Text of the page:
The Lasting Enchantment: Mary Stewart’s novels. And a giveaway!

Update: This giveaway is now CLOSED.

I’ve blogged at length about my fascination with romantic suspense pioneer Mary Stewart, whose books feature keen-eyed heroines, sophisticated plots, impressive scholarship (yes, still talking romantic suspense here), and addictive prose. I’ve hitherto found her work in libraries and used-book stores, and so I was delighted to learn that Hodder UK  has now reissued Stewart’s novels, with lovely new covers.  Look at these!

If, like me, you’ve been trying hard to convince yourself that those sepia stains on the library copy were Nothing But Tea,  you can finally get the book new. And perhaps even free! Hodder UK is offering two of this blog’s readers any Stewart novel of their choice.  Just leave a comment on this post about which Stewart you want and why, and the kind folks at Hodder will mail out the requested books to two winning comments. So, Madams, Will You Talk?

If you’ve never read Stewart, here are two of my faves for you to check out.

The Ivy Tree: “An English June in the Roman Wall countryside; the ruin of a beautiful old house standing cheek-by-jowl with the solid, sunlit prosperity of the manor farm – a lovely place, and a rich inheritance for one of the two remaining Winslow heirs. There had been a third, but Annabel Winslow had died four years ago – so when a young woman calling herself Annabel Winslow comes ‘home’ to Whitescar, Con Winslow and his half-sister Lisa must find out whether she really is who she says she is.”

Touch Not the Cat: “After the tragic death of her father, Bryony Ashley returns from abroad to find that his estate is to become the responsibility of her cousin Emory. Ashley Court with its load of debt is no longer her worry. But there is something odd about her father’s sudden death…
Bryony has inherited the Ashley ‘Sight’ and so has one of the Ashleys. Since childhood the two have communicated through thought patterns, though Bryony has no idea of his identity. Now she is determined to find him. But danger as well as romance wait for her in the old moated house, with its tragic memories.”

A full list of the Stewart novels issued by Hodder is available here  (and yes, the Merlin series is included in the giveaway).  So, please do enter! Also, I cannot resist reproducing below a lovely message by Stewart from the Hodder site; no wonder she inspires such fondness  amongst her readers.

“I am well into my nineties now, and I am afraid I have almost forgotten how to write. But if a few vague memories will do, here they are. My first novel was called MURDER FOR CHARITY, and was sent off hopefully to publishers who now prefer to forget that they turned it down. But they were probably right, and their comments did me a power of good. I cut off the last third of the story, re-wrote it, re-named it MADAM, WILL YOU TALK? And sent it to Hodder and Stoughton. Some half century later I am still with my dear Hodder and Stoughton, and can only add that I love the new cover style, and I hope that it will attract a new generation to read my books. MS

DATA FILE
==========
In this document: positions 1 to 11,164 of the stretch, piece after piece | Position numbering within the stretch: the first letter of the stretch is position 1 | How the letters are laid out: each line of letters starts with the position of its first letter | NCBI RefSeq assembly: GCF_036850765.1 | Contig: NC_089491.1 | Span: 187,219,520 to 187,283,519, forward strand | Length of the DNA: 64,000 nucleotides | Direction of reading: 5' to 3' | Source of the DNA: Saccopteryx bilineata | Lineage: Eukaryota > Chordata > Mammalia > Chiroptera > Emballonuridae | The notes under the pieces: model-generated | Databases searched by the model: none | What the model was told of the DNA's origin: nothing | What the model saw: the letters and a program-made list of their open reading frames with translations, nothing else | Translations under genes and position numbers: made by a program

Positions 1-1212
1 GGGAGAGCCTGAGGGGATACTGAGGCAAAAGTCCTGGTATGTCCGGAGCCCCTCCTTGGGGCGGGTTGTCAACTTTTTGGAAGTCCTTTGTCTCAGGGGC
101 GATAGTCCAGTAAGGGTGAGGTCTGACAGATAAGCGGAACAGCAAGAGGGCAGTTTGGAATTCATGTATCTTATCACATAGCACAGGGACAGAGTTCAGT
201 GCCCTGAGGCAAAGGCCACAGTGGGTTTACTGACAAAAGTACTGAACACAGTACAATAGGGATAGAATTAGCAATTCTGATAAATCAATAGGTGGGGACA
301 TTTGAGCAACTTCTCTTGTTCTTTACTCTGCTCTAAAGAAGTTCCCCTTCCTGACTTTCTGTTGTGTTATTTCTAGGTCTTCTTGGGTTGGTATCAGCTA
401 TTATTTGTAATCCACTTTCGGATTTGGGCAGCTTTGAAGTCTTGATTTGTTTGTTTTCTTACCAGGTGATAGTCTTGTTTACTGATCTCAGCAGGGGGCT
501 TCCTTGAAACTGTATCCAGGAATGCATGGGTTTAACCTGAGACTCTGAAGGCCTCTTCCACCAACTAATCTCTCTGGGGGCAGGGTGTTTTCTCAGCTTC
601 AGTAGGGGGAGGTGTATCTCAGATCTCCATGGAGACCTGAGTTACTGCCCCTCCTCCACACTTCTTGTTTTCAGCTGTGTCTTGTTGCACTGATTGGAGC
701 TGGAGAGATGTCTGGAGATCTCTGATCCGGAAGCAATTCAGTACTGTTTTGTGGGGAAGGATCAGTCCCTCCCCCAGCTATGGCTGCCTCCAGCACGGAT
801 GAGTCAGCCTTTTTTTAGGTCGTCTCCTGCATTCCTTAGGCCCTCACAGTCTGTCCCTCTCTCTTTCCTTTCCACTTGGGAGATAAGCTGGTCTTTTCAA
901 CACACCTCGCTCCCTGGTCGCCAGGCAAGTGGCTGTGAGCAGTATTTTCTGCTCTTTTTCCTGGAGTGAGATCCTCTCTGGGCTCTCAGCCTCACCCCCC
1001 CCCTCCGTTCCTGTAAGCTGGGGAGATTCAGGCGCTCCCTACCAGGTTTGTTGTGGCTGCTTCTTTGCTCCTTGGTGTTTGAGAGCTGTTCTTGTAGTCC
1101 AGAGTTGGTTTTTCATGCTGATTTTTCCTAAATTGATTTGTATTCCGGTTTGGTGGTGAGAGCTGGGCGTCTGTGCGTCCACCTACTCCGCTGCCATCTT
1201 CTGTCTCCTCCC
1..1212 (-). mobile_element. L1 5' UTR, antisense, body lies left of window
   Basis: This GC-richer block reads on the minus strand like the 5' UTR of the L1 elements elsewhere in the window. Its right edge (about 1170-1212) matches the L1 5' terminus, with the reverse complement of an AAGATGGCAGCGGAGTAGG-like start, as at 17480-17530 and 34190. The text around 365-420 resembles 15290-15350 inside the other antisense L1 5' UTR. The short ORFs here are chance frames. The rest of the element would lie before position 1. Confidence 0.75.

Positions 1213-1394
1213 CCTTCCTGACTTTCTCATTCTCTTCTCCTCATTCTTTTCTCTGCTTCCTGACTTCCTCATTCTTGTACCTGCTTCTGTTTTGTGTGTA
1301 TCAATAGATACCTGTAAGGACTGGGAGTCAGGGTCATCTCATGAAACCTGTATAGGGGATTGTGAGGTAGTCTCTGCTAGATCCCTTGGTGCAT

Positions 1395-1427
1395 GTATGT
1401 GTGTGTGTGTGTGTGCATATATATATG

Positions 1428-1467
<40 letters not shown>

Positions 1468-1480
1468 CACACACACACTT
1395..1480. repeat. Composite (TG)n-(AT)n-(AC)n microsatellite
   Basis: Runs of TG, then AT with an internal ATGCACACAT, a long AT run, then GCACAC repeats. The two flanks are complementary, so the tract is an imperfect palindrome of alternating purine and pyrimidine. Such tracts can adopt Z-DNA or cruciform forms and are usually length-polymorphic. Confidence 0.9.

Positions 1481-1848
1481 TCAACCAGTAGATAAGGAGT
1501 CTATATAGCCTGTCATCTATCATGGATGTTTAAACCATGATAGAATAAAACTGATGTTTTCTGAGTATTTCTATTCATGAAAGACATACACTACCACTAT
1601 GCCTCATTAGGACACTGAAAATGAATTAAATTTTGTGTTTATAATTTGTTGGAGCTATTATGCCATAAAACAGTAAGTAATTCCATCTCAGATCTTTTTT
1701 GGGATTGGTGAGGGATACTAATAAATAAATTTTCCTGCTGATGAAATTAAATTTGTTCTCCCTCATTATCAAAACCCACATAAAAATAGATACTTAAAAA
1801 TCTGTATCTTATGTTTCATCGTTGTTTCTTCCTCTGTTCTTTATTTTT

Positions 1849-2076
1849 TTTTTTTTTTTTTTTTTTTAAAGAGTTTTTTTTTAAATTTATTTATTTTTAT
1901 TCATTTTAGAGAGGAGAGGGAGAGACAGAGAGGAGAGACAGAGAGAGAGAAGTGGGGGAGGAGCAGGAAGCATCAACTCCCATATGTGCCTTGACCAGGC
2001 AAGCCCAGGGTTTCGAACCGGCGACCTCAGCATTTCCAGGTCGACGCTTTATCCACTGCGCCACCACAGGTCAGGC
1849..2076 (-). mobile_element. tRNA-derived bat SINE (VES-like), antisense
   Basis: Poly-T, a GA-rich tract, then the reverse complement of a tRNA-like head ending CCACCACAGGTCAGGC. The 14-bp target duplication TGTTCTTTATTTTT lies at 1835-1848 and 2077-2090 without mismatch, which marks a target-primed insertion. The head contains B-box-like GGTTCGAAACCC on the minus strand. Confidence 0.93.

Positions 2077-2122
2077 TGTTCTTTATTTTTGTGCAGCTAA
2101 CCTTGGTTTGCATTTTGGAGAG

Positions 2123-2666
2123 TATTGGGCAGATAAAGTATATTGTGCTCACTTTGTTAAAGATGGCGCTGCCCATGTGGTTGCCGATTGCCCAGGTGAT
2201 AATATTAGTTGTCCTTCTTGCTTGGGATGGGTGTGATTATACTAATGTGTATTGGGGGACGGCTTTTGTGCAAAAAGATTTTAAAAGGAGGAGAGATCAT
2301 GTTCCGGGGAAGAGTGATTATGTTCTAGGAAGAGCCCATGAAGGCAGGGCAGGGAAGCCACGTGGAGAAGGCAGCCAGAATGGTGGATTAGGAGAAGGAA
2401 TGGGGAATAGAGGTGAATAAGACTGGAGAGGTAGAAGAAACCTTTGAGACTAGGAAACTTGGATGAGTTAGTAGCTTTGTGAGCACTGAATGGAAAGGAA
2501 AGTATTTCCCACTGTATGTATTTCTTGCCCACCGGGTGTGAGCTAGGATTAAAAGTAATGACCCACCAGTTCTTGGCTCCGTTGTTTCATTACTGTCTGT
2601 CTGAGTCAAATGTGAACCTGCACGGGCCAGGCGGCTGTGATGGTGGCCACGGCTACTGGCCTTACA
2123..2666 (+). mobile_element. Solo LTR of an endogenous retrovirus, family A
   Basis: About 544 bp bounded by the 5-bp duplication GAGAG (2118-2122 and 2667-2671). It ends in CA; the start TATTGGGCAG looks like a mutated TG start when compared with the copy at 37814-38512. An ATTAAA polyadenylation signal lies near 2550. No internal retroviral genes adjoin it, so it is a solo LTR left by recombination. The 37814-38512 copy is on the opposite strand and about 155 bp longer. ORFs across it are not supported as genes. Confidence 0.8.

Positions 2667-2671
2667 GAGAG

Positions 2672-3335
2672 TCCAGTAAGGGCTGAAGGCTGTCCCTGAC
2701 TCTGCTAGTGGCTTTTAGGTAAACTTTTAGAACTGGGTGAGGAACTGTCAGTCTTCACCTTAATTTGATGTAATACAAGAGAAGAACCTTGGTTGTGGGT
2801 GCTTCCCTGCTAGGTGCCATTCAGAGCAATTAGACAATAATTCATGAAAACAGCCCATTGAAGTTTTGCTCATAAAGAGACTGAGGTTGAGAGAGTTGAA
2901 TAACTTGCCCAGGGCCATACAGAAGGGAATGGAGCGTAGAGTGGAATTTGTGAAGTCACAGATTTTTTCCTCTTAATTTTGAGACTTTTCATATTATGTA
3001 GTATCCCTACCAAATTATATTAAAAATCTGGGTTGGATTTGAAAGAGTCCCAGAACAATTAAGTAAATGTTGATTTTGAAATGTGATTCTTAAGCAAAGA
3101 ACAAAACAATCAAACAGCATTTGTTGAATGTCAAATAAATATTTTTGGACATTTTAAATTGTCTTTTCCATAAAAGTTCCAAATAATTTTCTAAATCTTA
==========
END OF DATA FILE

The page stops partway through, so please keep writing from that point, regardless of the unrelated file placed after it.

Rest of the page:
The small print
1.This giveaway is restricted to the US, Canada, Europe and the UK, as per Hodder and Stoughton’s specifications.
2. Please leave your comment before June 30; winners will be announced shortly after.
3. If you want to enter for more than one book, please leave a separate comment for each choice.
4. This is my first giveaway of this sort, and is driven solely by my passion for Stewart’s books and my desire to spread the good stuff around. For any legalese, please contact Hodder UK.

Update: The winners are

1. Clair @Answer Girl Net, who picked Nine Coaches Waiting

2. Kate @Kate’s Bookcase, who picked The Moonspinners

3. Rhonda, who picked The Ivy Tree.

Revisiting an old flame: Mary Stewart

Revisiting a teenage passion is fraught with potential self-hatred. It’s like coming upon old photographs where I’m encrusted with acne and acid-wash denim, with a giant lace butterfly on my skull (thanks a lot, Facebook tags). But I succumbed to the siren’s call, and here is the result: a blog post on Mary Stewart.

Mary Stewart sounds like she belongs somewhere between Henry the VIII and Victoria (yes, a nice safe spread there), but she actually keeps company with Georgette Heyer and T.H. White. I’m not sure if Stewart is better known for her Arthurian novels or as a romance writer, but she is to the romantic suspense novel as Einstein is to relativity, and it is the latter novels I want to talk about in this post. Her first novel Madam, Will You Talk was published in England in 1955, and marked the start of a long and successful career–all her books are still in print today. Truly remarkable for this genre.